Finance has released new draft legislation for consultation that includes outstanding 2023 federal budget measures, technical amendments and revised draft legislation for certain previously announced measures. Finance’s release includes 365 pages of draft legislation (with almost 450 pages of explanatory notes) that includes many significant outstanding tax measures, including a draft Global Minimum Tax Act (Pillar Two), a revised draft Digital Services Tax Act and revised excessive interest and financing expenses limitation (EIFEL) rules.  The draft legislation also includes changes to the alternative minimum tax for high-income individuals (AMT), several green tax credits, changes to the General Anti-Avoidance Rule (GAAR), luxury tax regulation amendments and more.

Finance has invited comments on these draft legislative proposals by September 8, 2023, except for submissions regarding the Global Minimum Tax Act, which will remain open until September 29, 2023. Finance notes that references to “Announcement Date” in the draft legislation and the accompanying explanatory notes refer to August 4, 2023.

Global Minimum Tax (Pillar Two)

Finance released 147 pages of draft legislation for comment on the new Global Minimum Tax Act, which it says will be updated as necessary to reflect elements of the guidance recently released by the OECD/G20 Inclusive Framework (including on the treatment of transferable and other tax credits). Finance has also published a 10-page “Table of Concordance” that cross-references certain provisions of the draft legislation with the OECD source documents on which they are based.

Other business tax measures

Finance also released new or revised draft legislation that includes 2023 federal budget and other previously announced business tax measures related to:

  • EIFEL rules
  • Tax on repurchases of equity, including share buybacks
  • Carbon Capture, Utilization and Storage (CCUS) Investment Tax Credit
  • Clean Technology Investment Tax Credit
  • Labour requirements related to certain investment tax credits
  • Enhancing the reduced tax rates for zero-emission technology manufacturers
  • Flow-through shares and the Critical Mineral Exploration Tax Credit – lithium from brines
  • Employee ownership trusts
  • Registered compensation arrangements
  • The income tax treatment of credit unions
  • Changes to the GAAR.

For more information on the previous draft EIFEL legislation released on November 3, 2022, see TaxNewsFlash-Canada 2022-53, "Finance Revises Interest Expense Limitation Proposals". For more information on the 2023 federal budget proposals, see TaxNewsFlash-Canada 2023-17, "2023 Federal Budget Highlights".

Personal tax measures

The draft legislation includes personal tax measures announced in the 2023 federal budget related to:

  • Changes to the AMT for high-income individuals
  • Strengthening the intergenerational business transfer framework (Bill C-208 amendments).

DST and other indirect tax measures

Finance released 69 pages of revised draft legislation (and 138 pages of explanatory notes) for the draft Digital Services Tax Act. Finance had originally released draft legislation for the DST for comment in December 2021 (see TaxNewsFlash-Canada 2021-64, "Canada Lays Out Digital Tax Proposals for Businesses”).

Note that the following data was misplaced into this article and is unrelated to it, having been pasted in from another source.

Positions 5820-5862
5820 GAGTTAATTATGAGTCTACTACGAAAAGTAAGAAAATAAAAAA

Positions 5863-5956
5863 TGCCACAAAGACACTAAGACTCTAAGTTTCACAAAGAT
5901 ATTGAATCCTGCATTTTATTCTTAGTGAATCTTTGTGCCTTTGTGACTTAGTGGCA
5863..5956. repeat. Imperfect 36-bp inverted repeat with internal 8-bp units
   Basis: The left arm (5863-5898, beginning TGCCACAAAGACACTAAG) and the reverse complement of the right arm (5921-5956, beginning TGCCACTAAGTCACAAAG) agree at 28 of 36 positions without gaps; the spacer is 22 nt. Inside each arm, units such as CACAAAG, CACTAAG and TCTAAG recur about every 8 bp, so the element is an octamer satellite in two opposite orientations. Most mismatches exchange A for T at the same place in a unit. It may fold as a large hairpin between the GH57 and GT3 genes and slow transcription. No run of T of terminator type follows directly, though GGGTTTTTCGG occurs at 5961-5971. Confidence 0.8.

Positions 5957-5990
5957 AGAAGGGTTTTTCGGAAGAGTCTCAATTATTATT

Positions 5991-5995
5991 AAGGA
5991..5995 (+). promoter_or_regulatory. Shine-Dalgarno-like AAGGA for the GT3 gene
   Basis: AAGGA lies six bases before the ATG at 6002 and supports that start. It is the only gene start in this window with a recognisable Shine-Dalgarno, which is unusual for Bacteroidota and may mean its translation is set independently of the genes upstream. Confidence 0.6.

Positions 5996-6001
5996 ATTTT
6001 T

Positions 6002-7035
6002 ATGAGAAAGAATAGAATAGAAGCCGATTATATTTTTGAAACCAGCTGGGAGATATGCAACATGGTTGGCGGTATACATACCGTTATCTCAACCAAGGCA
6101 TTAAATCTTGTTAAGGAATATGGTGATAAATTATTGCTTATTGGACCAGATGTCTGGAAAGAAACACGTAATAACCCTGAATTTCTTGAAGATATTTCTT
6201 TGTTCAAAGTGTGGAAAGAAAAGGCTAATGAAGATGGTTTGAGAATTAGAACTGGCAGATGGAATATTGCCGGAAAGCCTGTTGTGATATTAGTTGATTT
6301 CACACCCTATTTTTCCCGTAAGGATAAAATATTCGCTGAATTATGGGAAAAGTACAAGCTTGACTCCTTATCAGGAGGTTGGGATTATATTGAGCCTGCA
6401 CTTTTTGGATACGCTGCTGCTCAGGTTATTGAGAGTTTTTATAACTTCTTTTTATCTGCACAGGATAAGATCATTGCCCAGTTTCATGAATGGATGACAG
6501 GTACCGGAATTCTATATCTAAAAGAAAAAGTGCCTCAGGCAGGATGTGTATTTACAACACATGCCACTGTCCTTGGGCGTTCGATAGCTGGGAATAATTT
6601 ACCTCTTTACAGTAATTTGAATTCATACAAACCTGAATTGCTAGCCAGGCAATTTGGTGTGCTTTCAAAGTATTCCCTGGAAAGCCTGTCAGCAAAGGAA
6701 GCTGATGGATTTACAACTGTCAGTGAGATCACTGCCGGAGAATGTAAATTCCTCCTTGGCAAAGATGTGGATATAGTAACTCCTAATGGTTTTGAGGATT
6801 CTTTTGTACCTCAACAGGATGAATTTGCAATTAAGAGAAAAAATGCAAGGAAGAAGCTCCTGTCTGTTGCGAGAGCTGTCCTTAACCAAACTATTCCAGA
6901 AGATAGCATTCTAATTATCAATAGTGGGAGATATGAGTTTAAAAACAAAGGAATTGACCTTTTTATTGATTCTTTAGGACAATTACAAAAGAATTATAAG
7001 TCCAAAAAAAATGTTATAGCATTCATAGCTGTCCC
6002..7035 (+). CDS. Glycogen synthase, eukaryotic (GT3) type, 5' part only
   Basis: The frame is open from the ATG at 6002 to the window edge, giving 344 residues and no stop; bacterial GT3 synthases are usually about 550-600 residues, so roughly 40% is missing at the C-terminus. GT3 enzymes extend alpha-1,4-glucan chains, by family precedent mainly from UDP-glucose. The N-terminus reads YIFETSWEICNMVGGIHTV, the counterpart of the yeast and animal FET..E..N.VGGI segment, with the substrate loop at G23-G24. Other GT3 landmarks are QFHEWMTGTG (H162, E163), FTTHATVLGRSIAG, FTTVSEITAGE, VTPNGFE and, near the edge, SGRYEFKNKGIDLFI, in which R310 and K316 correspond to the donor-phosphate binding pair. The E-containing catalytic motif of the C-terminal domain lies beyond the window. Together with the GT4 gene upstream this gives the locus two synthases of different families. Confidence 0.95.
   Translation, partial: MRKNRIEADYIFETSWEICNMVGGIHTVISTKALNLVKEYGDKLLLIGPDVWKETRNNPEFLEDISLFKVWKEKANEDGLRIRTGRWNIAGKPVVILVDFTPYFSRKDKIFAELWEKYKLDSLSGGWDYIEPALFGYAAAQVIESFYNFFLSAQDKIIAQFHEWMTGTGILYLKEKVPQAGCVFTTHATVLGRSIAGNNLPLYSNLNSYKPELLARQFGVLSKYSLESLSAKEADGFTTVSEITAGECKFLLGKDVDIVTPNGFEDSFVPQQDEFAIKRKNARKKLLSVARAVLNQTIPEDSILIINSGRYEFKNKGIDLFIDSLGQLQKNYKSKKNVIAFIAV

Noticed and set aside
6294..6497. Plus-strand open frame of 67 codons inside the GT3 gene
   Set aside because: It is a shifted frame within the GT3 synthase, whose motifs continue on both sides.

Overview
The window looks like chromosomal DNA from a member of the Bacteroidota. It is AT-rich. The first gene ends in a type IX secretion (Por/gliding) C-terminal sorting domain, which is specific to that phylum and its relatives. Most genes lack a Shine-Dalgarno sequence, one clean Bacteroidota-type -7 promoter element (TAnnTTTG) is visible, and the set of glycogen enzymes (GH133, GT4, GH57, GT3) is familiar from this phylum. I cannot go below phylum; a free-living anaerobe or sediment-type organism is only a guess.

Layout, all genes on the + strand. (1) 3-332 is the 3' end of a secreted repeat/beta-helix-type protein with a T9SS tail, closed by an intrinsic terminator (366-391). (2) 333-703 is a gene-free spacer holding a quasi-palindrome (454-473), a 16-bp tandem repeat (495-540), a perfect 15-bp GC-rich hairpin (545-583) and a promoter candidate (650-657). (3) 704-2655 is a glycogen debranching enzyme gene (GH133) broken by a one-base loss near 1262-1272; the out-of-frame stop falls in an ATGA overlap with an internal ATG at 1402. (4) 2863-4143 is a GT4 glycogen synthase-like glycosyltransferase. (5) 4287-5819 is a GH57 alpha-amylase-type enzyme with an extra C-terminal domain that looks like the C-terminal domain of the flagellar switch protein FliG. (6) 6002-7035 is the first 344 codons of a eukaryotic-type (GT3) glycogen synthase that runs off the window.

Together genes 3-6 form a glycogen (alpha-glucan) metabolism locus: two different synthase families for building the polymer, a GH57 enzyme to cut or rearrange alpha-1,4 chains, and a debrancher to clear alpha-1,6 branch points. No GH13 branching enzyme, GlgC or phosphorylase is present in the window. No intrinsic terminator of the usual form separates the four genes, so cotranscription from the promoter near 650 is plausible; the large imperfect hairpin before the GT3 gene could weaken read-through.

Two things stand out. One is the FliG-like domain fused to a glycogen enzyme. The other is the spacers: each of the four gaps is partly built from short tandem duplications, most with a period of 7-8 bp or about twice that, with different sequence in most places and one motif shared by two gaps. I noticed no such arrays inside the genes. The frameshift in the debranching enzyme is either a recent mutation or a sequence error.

Finance also released draft legislation on several other previously announced indirect tax measures, including changes related to:

  • The GST/HST treatment of credit unions
  • Technical amendments to the GST/HST rules for financial institutions. including exceptions to the new paragraph of the definition of “financial service” of the Excise Tax Act added in the 2023 federal budget related to certain debit and credit card fees
  • Revised luxury tax draft regulations
  • Enhancements to the vaping product taxation framework
  • Remittance options for licensed cannabis producers
  • Tax-exempt sales of motive fuels for export.

Technical amendments

In addition to the measures noted above, Finance released 25 pages of income tax technical amendments covering a broad range of personal, business and international tax measures, among others.

Update on other select outstanding measures

In a related news release, Finance notes that it will soon publish details on the Clean Hydrogen Investment Tax Credit. Finance says that the cleanest forms of blue hydrogen (hydrogen produced from natural gas where emissions are abated using CCUS) are intended to be eligible for the investment tax credit.

Finance also says it continues to invite stakeholder feedback on the Substantive Canadian-Controlled Private Corporation (CCPC) proposals announced in the 2022 federal budget. These proposals would amend the Income Tax Act to apply the same relevant tax factor in respect of certain amounts earned and distributed by foreign affiliates of individuals, CCPCs, and substantive CCPCs for taxation years beginning on or after April 7, 2022. For further details, see TaxNewsFlash-Canada 2022-24, "2022 Federal Budget Highlights”.

For more information, contact your KPMG adviser.

Information is current to August 8, 2023. The information contained in this publication is of a general nature and is not intended to address the circumstances of any particular individual or entity. Although we endeavour to provide accurate and timely information, there can be no guarantee that such information is accurate as of the date it is received or that it will continue to be accurate in the future. No one should act upon such information without appropriate professional advice after a thorough examination of the particular situation. For more information, contact KPMG's National Tax Centre at 416.777.8500

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